If you use GPG <= 2.1.x, then set these options explicitly to not include SHA1. As I have given bad suggestions in the past, look up on the internet a good setting.

Step 2: Re-set your expiry date

You can skip this test if you have no digest algo 2 signature with your own key ID from the previous step.

Even if you haven’t set an expiry date, this step will make to re-set the expiry (either by re-typing the same exact date, setting a new interval or setting 0=never again).

# if you had 'never'
gpg --quick-set-expire <key-fingerprint> 0 '*'

# if you want to set it to the same date, here: Nov 1st, 2020
gpg --quick-set-expire <key-fingerprint> 2022-11-01 '*'

# if you want to set it to a new interval from now, here: 5y
gpg --quick-set-expire <key-fingerprint> 5y '*'

The trailing '*' is important, including the single quotes. It will make the expiry apply to all subkeys if you have multiple.

Step 3: Cleaning your key

Now it is time to actually update your key’s preferences and remove all the unwanted SHA1 signatures, whether they are your own old SHA1 signatures or third-party signatures. This is also a one-liner.

# update the preferences on your key, then
# clean your key: get rid of expired and/or invalid (SHA1) sigs
gpg --batch --yes --edit-key <key-fingerprint> setpref clean quit

Step 4: Send your keys to the keyservers (optional)

Now it is time to publish your new key if you want to:

# publish to the keyservers
gpg --keyserver keys.gnupg.net --send-keys <key-fingerprint>

Conclusion

After four simple steps, you can now use your GnuPG-Key again to sign other keys.

(user@host)[~]$ gpg --sign-key bmarwell@apache.org

sec  ed25519/111133334567ABCD
     created: 2020-11-20  expires: 2027-11-19  usage: SC  
     trust: ultimate      validity: ultimate
[ultimate] (1). Bob Brick <bob@brick.invalid>


sec  ed25519/111133334567ABCD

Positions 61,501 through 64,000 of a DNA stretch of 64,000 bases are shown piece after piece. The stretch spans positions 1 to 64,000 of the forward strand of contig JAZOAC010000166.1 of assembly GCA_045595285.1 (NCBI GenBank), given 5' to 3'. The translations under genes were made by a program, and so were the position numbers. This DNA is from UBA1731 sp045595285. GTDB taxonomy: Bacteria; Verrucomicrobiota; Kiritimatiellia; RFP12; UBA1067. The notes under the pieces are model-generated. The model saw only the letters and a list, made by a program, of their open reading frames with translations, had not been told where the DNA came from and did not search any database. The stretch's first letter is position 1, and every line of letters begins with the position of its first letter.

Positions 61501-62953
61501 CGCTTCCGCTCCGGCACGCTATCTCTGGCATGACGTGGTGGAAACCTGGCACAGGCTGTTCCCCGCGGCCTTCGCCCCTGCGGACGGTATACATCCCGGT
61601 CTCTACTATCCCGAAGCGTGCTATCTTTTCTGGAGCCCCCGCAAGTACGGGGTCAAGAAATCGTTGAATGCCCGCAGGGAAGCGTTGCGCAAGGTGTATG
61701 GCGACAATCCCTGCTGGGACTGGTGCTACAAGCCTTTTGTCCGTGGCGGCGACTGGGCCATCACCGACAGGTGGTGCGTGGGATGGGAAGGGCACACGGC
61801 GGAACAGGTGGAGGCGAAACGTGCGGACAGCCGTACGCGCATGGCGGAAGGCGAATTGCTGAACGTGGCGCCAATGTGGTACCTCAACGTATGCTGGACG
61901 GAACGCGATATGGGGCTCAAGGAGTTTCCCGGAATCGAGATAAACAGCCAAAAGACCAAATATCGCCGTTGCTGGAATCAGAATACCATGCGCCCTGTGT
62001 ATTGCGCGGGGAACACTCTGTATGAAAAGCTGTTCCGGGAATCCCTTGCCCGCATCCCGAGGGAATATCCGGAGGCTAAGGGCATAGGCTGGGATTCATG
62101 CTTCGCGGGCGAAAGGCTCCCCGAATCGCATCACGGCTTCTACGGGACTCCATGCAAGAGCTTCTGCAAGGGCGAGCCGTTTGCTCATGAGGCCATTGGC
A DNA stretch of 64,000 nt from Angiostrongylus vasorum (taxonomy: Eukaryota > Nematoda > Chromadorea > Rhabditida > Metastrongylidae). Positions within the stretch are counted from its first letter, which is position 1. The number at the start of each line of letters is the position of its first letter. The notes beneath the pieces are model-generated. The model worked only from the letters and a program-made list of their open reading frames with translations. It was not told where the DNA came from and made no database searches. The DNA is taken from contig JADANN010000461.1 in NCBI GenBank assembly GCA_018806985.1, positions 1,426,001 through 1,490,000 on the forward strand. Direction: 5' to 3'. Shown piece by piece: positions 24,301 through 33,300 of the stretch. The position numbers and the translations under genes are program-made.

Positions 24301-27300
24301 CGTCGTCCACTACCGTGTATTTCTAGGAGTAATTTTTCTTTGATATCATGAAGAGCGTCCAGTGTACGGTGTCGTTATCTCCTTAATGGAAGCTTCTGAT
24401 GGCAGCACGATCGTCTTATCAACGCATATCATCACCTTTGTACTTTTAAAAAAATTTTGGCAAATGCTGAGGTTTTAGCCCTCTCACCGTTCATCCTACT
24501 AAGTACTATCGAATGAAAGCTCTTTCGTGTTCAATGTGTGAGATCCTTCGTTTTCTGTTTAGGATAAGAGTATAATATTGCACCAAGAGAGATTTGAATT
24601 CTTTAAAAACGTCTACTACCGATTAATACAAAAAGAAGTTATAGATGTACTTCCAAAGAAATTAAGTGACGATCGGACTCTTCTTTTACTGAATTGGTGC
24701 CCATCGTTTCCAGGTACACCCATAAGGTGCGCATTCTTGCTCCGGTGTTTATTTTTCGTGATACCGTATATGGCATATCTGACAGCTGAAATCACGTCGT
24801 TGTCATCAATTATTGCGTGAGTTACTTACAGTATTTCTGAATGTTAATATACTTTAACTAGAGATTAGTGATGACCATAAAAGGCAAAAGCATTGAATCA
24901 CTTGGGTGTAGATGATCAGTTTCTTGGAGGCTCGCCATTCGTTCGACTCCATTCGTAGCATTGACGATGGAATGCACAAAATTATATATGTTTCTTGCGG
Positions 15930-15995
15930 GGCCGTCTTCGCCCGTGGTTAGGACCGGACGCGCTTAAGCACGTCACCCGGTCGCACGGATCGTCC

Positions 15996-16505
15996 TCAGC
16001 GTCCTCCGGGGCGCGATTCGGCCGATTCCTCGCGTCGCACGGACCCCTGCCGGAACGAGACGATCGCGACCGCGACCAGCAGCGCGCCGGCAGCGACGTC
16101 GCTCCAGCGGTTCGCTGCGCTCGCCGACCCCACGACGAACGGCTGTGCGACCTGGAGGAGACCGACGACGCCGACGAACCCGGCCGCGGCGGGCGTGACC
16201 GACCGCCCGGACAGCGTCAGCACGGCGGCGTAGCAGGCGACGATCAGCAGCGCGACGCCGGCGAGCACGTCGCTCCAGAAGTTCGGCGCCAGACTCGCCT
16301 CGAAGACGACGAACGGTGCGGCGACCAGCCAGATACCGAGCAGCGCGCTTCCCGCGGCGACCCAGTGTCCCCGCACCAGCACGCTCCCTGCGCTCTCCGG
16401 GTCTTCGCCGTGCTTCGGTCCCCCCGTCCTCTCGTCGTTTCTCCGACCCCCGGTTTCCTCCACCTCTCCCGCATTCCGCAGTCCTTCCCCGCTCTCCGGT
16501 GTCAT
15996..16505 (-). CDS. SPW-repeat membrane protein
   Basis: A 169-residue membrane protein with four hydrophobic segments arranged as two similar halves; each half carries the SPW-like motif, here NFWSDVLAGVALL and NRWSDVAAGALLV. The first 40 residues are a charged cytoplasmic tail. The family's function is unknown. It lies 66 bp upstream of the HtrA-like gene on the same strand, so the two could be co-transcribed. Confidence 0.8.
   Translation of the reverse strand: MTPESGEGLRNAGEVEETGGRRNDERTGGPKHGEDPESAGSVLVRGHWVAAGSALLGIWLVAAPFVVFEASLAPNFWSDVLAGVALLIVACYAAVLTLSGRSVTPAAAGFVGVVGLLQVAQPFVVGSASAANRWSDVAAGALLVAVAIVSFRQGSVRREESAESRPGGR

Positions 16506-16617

created: 2020-11-20  expires: 2027-11-19  usage: SC  
     trust: ultimate      validity: ultimate
 Primary key fingerprint: 0000 2222 4444 6666 8888  AAAA 1111 3333 4567 ABCD

     Bob Brick <bob@brick.invalid>

This key is due to expire on 2027-11-19.
How carefully have you verified the key you are about to sign actually belongs
to the person named above?  If you don't know what to answer, enter "0".

   (0) I will not answer.
   (1) I have not checked at all.
   (2) I have done casual checking. (default)
   (3) I have done very careful checking.

Your selection? (enter '?' for more information): 3
Are you sure that you want to sign this key with your
key "Adam Average <adam@average.invalid>" (826D3E320E691DD1)

I have checked this key very carefully.

Really sign? (y/N) y

(user@host)[~]$ 

Sweet! 😊

References

This article is loosely based on the article of heise.de Aufpoliert: Alte PGP-Schlüssel mit neuen Signaturen. I changed the commands to non-interactive, use different explanations and separated the steps into their own headings, marking the second step as optional.

It is a shame that this article was not available in English before, not even on the GnuPG website!

I hope it helps you and κῦδος to heise.de for their great article!

Published inHow Tos

3 Comments

  1. Jon Jon

    I tried these commands and still I can’t sign keys. I’m using gpg 2.2.19. Any suggestions on where to look next?

  2. jeff jeff

    Hi,
    Thanks for your article, I know understand my problem 🙂
    However I did not manage to remove SHA1 algo from the list. It appears that gpg modify the algo list butt do not remove SHA1. It is like gpg was adding it by default.
    I tried in the interactive mode (non batch) to enter a list but gpg adds it ! (using ‘setpref SHA512 SHA384 SHA256 SHA224 AES256 AES192 AES CAST5 ZLIB BZIP2 ZIP Uncompressed’ )
    Do you have an idea how to solve this?
    Jeff.